A U.S.-Russian Transition
- By Mark Teeter
- Dec. 08 2008 00:00
|To Our Readers|
The Moscow Times welcomes letters to the editor. Letters for publication should be signed and bear the signatory's address and telephone number.
Whew! With the seventh Vladimir Putin marathon phone-in and the sixth New York Times Russian/American write-in now safely behind us, it's time to relax, downshift and enjoy another revealing installment of "Arbat & Main Interactive," the pioneering broadcast-to-newsprint feature in which questions from Russians about things American get real-time answers here in our studio, then appear the next morning as a provocative, though not actionable, newspaper column.
Our topic tonight is "Giant Robot Border Guards: How Russia Will Stop the Invasion from Alaska." Just kidding, Sarah. Our topic is actually timely and sensible, as always: "Waiting for the Obama Presidency: Is It Barack Yet?" So, raise your hands, people, and we'll begin the questions. OK, you, the young man in the BMW cap.
Q: Americans keep yapping about transition this, transition that. Yikes, it took you 22 months to elect this guy. Why waste three more "transitioning" him?
A: Wait, you thought the peaceful transfer of power in the world's pre-eminent democracy was like what -- a baton pass in the 400-meter relay? And anyway, this transition is actually the fastest in modern history. Obama started wooing important nominees well before November -- much faster than the last time we elected a messiah to pull our national chestnuts out of the fire. President-elect Franklin Roosevelt had to wait until March, not January, to shove Herbert Hoover under the Greyhound of history.
Besides, would you rather wait a few months for a clear transition or a few years for a muddy one -- or none at all (hint-hint)? C'mon, when you ask Russians what's going to happen in the country in 2012 or even who's in charge of what today, they start mumbling stuff that sounds like Abbot and Costello's "Who's on First?" routine. Transition that, Mr. Beemer. OK, next question -- yes, the woman with the beehive hairdo:
Q. Can U.S.-Russian relations survive Hillary Clinton as secretary of state?
A. Oh please. A better question might be "Can U.S.-Russian relations survive Lawrence Summers again?" With Summers chairing the National Economic Council, you may get another load of catastrophic advice straight out of the 1990s from Larry's infamous Gang That Couldn't Loot Straight. Clinton, on the other hand, left no perceptible bombing pattern over Moscow. OK, she recently called your president "Med-ved-veda-whatever!" But hey, you've been styling her "Mee-sis Kleen-tahn" for years. Call it even. Seriously, she's a tough, smart negotiator blessed with the creative imagination of a Bosnian sniper. Both the Ugly Hillary and Zbig-in-a-pantsuit stories are way off. Next?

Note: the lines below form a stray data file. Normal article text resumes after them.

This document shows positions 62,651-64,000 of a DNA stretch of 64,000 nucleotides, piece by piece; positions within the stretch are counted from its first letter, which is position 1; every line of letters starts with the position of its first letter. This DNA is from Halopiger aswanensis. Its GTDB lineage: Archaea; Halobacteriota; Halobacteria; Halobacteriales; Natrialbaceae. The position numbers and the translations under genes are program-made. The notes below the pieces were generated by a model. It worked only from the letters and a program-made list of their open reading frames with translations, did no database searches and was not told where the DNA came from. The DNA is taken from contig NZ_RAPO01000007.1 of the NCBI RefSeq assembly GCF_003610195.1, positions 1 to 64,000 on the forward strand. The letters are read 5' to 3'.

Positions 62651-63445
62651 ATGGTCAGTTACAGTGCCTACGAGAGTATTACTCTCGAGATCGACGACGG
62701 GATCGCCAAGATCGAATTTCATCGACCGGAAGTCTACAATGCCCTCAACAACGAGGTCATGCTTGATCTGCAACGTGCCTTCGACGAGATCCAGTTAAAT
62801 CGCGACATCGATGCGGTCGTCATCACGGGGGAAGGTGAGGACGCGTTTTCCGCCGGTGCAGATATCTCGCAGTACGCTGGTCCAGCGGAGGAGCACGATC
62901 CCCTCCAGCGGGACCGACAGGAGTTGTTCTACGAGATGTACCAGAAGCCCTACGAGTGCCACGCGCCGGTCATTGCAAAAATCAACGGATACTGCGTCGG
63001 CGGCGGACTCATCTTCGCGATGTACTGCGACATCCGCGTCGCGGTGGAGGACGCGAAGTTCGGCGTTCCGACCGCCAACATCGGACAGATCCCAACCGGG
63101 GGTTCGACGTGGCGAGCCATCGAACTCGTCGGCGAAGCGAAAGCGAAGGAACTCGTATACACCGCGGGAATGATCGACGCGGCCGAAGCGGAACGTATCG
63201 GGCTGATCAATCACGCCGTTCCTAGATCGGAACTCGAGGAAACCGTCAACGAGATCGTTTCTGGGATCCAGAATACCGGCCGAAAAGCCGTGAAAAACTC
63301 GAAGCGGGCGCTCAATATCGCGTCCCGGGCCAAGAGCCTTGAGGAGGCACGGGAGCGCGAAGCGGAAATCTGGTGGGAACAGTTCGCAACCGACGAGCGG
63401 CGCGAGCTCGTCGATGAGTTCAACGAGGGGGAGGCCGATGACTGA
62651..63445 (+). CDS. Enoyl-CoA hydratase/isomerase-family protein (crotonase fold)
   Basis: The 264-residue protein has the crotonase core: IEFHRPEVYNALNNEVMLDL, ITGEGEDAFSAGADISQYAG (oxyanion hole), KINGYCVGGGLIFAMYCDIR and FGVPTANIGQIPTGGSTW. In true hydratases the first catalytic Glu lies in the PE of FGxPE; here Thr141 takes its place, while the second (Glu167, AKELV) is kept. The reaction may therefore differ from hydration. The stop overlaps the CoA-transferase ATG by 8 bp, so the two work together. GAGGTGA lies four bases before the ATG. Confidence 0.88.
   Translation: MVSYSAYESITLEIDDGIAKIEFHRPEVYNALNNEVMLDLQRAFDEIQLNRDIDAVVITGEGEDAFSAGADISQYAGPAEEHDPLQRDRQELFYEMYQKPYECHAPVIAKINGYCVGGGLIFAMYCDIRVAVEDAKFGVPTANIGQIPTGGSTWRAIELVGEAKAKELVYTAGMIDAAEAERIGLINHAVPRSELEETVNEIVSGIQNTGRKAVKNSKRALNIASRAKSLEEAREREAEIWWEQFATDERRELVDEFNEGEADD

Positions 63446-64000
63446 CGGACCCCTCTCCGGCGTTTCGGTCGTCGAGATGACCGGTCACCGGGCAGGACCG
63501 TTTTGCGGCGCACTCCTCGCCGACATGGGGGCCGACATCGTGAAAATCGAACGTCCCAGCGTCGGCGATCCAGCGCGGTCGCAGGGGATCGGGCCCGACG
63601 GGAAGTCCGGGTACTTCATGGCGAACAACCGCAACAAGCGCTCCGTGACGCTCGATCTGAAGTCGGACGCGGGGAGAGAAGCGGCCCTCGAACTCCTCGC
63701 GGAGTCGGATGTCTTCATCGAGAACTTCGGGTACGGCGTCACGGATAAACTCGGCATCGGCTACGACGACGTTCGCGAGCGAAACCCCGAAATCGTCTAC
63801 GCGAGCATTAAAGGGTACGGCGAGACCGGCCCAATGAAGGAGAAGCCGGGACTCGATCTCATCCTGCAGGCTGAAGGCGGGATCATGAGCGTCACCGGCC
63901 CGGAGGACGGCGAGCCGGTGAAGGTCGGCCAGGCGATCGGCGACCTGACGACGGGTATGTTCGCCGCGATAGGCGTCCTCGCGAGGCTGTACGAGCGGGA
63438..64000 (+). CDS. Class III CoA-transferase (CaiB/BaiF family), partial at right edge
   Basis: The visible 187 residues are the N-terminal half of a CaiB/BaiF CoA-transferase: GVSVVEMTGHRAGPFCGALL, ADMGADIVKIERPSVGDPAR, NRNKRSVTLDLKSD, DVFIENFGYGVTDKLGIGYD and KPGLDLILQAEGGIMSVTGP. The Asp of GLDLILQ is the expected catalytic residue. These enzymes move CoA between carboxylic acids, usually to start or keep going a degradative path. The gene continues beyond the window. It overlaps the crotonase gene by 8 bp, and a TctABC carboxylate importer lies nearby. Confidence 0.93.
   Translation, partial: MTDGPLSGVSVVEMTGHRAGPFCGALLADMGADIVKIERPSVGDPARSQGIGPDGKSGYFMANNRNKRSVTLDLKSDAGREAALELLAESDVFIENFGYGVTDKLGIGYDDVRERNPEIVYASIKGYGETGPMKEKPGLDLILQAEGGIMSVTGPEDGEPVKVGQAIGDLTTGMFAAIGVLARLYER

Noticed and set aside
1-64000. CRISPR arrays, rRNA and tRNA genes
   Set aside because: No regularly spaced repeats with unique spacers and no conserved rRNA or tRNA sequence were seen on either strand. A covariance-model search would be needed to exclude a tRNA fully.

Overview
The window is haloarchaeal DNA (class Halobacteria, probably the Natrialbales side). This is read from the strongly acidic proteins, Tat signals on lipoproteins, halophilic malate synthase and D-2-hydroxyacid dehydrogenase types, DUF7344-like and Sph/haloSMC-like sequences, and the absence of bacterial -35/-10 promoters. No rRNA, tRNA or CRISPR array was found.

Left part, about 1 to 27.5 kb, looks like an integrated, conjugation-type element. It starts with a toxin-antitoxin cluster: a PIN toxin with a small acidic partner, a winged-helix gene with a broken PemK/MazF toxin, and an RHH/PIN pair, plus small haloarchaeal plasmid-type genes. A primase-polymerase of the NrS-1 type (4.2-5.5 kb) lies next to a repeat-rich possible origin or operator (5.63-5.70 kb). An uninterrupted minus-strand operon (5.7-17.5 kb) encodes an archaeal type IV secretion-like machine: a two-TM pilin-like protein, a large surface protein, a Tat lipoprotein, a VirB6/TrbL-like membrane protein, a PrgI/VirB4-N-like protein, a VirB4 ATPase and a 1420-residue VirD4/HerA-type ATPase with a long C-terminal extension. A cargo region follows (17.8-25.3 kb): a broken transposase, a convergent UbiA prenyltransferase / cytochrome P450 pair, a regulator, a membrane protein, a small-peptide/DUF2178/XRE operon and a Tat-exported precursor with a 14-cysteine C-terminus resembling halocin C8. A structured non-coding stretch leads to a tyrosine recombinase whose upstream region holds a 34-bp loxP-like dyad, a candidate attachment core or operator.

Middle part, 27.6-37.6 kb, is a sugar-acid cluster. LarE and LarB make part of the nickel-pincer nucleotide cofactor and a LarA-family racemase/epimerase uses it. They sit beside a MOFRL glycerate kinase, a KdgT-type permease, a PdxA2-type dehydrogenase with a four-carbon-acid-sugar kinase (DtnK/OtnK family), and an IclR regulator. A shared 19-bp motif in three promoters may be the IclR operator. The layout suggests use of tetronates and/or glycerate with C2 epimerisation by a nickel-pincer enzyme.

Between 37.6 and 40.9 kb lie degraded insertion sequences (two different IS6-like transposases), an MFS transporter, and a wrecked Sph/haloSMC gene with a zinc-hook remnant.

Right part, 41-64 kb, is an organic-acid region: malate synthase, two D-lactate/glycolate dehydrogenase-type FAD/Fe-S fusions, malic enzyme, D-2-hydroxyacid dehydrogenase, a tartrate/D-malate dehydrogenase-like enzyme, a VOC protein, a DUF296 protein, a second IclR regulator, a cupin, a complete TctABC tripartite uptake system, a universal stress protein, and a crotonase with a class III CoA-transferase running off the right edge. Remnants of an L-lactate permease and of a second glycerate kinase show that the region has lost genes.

Q. Why did it take the U.S. media three months to figure out who started the August hostilities in Georgia? Don't you feel a little stupid?
A. Granted, my colleagues at certain publications were slow to perceive that hotheads in Tbilisi were the proximate causers. Perhaps they trusted Georgian government sources before Russian ones simply by reflex. I mean, who believed that the Yukos case was about taxes or that the City of Tallinn Parks Department was rewriting World War II? You can't suddenly stop insisting that up is down and expect everybody to hop on board. Why do you think nobody believed President George "W.M.D." Bush for years now? Just because he can't speak English? OK, the man in the Kant sweatshirt:
Q. Speaking of unbelievable, do you really think there's anybody left who believes that elements of an unproven U.S. missile-defense system and a radar base in Central Europe are vital to the defense of, well, anybody against anything?
A. I think they're precisely as important as putting Iskander missiles in Kaliningrad is effective in deterring their installation. And I hope neither happens -- duh. OK, last question. Yes, the vertically challenged fellow with the chipmunky grin:
Q. Both of Russia's leaders have made positive noises recently about improving the U.S.-Russian relationship. Are you optimistic?
A. Well, one encouraging breakthrough was agreeing that piracy on the high seas is a bad thing. Perhaps now we can also agree that terrorism is appalling and nuclear weapons should be kept away from lunatics. Seriously, people, it's hard to imagine why Russians and Americans would choose not to act in their own mutual best interests on a half-dozen issues critical to both. Let's get Barack sworn in and sit down, already. It's that or the giant robots.
Mark H. Teeter teaches English and Russian-American relations in Moscow.